Eastern Plateau

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In a two-part series, we look at the health of rivers across India. Here’s a comprehensive assessment of the rivers of the north and the east.

Rivers in India are always in the news whether it’s the interstate water sharing disputes, dams, sand mining or the recent order of the Uttarakhand high court declaring Ganga and Yamuna as living entities. Seven major river systems, over 400 rivers and numerous streams have sustained lives and livelihoods in India for centuries. Enormous pressure from faulty management practices is confining these lifelines to dams and canals, encroaching their space, pouring untreated sewage into them, and lifting sands from their banks.

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Fluorosis was first discovered in Madhya Pradesh in 1997. Since then half the state has been affected. The people involved in combating the spread of this disease in the state share their story.

It was 1995. A 34 year old doctor working in the Regional Medical Research Centre for Tribals, Indian Council of Medical Research (ICMR), Jabalpur received an appeal for help from the District Collector of Mandla, Madhya Pradesh.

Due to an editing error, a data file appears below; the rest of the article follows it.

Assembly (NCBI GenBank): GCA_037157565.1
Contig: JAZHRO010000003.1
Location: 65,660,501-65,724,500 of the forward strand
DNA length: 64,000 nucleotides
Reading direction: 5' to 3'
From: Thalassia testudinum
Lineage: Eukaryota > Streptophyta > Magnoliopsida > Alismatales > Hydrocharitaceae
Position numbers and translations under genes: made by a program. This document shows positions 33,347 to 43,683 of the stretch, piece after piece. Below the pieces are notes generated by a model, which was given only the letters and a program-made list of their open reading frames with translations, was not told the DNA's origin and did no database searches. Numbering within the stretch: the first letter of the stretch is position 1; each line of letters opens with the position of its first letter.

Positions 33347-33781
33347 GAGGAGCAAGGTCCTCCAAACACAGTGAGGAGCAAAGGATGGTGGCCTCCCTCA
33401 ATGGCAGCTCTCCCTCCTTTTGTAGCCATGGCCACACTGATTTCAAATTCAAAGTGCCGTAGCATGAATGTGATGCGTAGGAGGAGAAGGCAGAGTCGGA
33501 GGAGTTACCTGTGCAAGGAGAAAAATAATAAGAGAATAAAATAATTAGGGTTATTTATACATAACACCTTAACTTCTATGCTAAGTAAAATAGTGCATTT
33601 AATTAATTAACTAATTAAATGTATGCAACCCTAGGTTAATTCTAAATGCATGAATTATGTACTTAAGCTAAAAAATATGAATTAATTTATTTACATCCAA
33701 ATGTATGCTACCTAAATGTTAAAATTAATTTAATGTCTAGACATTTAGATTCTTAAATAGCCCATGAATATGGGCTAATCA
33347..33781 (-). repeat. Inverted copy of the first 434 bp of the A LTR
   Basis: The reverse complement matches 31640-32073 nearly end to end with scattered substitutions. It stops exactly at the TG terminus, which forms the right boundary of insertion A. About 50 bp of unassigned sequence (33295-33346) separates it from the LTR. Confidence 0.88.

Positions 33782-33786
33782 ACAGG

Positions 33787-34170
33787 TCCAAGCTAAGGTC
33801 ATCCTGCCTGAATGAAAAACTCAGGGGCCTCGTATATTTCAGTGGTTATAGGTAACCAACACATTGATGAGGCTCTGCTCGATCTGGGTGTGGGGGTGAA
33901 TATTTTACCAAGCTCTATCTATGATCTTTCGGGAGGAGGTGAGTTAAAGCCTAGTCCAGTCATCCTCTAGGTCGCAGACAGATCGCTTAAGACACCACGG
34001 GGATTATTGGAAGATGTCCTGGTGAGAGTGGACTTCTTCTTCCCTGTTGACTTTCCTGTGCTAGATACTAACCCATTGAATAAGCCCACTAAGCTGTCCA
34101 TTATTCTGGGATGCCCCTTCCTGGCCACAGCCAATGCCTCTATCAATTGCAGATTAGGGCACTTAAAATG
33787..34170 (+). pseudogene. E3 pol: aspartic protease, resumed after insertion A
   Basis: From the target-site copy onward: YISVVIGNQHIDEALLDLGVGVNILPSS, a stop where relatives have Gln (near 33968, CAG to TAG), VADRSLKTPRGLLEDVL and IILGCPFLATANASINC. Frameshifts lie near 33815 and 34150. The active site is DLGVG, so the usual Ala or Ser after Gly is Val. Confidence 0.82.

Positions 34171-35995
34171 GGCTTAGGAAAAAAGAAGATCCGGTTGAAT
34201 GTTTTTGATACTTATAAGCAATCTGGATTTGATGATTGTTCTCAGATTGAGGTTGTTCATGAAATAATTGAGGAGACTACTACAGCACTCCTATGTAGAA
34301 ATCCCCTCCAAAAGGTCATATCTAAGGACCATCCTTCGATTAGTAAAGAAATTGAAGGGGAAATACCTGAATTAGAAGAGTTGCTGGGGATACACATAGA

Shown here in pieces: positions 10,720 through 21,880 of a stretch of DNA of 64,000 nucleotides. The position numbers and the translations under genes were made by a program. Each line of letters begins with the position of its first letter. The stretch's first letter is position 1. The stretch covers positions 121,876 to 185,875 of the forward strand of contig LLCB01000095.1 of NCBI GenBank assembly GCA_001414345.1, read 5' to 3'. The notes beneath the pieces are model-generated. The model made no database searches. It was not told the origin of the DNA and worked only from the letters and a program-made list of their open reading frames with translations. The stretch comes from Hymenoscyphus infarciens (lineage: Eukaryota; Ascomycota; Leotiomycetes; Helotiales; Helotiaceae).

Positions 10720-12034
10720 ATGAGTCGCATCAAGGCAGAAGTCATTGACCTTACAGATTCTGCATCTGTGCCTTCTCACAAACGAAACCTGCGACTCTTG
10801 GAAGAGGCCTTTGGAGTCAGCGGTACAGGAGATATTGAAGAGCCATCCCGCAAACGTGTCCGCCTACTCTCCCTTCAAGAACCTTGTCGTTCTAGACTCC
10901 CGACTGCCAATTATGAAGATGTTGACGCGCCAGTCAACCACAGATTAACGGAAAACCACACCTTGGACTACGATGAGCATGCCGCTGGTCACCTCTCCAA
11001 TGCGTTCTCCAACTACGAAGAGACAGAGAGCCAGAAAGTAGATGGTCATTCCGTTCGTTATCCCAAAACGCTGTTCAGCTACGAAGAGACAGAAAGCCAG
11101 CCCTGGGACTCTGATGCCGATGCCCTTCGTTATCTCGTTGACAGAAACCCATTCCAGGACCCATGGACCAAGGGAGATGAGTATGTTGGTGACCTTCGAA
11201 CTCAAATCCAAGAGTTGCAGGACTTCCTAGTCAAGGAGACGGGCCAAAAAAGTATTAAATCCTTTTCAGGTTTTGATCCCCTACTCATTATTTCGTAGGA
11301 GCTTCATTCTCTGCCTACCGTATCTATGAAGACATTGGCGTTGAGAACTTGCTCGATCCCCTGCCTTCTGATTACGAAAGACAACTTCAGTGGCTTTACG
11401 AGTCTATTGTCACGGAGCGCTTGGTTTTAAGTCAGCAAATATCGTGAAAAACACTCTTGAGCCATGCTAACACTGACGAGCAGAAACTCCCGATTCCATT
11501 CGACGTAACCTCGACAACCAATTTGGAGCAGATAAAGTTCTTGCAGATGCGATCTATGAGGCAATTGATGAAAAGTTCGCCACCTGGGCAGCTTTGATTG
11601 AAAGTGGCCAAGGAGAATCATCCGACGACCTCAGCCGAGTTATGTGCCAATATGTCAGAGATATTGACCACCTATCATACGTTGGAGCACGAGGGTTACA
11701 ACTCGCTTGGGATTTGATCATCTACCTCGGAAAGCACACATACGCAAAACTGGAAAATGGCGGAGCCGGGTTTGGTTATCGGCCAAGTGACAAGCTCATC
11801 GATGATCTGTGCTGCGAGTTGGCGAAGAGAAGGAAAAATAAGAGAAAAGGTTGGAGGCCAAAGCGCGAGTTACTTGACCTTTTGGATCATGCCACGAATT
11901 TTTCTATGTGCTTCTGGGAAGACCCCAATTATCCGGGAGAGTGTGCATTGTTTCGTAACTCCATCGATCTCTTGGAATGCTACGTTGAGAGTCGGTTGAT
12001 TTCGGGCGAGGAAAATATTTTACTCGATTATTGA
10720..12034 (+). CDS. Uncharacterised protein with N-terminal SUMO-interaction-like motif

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The Ahar Pynes irrigation systems were originally built and managed by the Zamindars of South Bihar. How does the system function today and who is responsible for it?

For as long as local records exist, the countryside of  South Bihar has witnessed a lone man striding across the fields night and day. In the past, he was accompanied by a lantern and a lathi. Today, his companions are a bicycle and a mobile phone. He is the Bandhwe, a man charged with overseeing the irrigation channels of the area. The term 'bandhwe' rises  from the fact that this person was usually well-built and carried a lathi, so no one had the temerity to tie him up.

The Bandhwe

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The residents of Gobariya village built two ponds for livestock rearing and horticulture, but a chance discovery led to them becoming a quicker and better income generator.

The Bhuiyas, a group of people who belong to the Scheduled Castes in Jharkhand and Bihar, have historically been landless foragers -- a fact reflected in their name which means 'of the earth'.

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To let people make their own decisions and to understand that the best solution doesn't always work are two big lessons that have come from meetings with Jharkhand's tribals.

"Clean water", emphasized the woman. "'Close to the house. Whenever it is needed", she added. She was speaking at a village meeting organised to determine what was needed to make the village water secure. The discussions had begun with an attempt to define water security.

The leader of the group sat stunned. It had taken him many moons and many meetings to explain to his peers in both the development and government sectors the concept that a tribal woman with no formal education expressed so succinctly.